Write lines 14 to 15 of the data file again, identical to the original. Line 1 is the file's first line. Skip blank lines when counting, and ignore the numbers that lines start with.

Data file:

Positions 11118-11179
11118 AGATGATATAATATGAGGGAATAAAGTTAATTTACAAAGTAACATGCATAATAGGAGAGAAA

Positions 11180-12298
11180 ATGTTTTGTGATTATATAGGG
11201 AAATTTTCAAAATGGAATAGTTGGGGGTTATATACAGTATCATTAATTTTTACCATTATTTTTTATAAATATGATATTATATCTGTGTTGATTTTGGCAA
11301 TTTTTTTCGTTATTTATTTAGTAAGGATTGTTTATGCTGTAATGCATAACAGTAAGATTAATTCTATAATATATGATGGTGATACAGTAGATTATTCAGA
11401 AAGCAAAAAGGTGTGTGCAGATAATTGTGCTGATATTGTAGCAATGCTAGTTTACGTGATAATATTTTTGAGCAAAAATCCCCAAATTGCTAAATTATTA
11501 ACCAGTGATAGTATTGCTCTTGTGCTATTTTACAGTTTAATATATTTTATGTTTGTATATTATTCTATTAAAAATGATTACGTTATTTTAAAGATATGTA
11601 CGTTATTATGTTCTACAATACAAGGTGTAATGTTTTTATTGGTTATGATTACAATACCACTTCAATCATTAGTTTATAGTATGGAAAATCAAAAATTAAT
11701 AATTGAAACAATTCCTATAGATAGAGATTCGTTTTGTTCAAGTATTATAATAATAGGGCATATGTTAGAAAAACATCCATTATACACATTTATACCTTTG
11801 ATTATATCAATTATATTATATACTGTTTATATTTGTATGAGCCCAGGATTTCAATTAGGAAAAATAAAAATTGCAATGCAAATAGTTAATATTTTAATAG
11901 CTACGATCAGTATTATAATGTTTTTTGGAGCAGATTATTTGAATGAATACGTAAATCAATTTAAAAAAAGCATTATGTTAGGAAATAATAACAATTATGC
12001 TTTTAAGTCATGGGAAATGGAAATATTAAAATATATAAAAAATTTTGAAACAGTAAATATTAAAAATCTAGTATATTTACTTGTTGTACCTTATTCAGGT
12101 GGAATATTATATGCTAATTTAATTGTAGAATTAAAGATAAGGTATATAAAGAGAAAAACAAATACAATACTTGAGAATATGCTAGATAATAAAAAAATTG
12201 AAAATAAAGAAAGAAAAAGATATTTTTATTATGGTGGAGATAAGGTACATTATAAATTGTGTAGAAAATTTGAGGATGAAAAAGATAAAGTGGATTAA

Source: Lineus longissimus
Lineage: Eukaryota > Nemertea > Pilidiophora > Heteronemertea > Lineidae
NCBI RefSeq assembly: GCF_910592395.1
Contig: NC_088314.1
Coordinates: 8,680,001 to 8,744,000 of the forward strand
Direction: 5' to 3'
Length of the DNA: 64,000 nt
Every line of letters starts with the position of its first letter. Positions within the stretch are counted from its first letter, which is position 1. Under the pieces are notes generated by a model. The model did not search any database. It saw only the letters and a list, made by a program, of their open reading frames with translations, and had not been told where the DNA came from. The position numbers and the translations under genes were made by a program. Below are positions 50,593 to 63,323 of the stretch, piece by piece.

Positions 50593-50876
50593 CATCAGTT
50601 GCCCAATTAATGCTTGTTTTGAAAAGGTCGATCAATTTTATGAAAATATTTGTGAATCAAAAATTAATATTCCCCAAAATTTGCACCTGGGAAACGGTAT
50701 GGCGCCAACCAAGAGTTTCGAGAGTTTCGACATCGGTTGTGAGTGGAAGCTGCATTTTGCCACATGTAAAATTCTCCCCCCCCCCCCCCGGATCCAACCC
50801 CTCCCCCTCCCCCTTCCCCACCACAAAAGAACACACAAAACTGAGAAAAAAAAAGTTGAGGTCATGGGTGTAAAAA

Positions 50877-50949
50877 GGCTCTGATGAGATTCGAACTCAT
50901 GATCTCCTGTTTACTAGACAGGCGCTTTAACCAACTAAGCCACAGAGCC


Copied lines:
12101 GGAATATTATATGCTAATTTAATTGTAGAATTAAAGATAAGGTATATAAAGAGAAAAACAAATACAATACTTGAGAATATGCTAGATAATAAAAAAATTG
12201 AAAATAAAGAAAGAAAAAGATATTTTTATTATGGTGGAGATAAGGTACATTATAAATTGTGTAGAAAATTTGAGGATGAAAAAGATAAAGTGGATTAA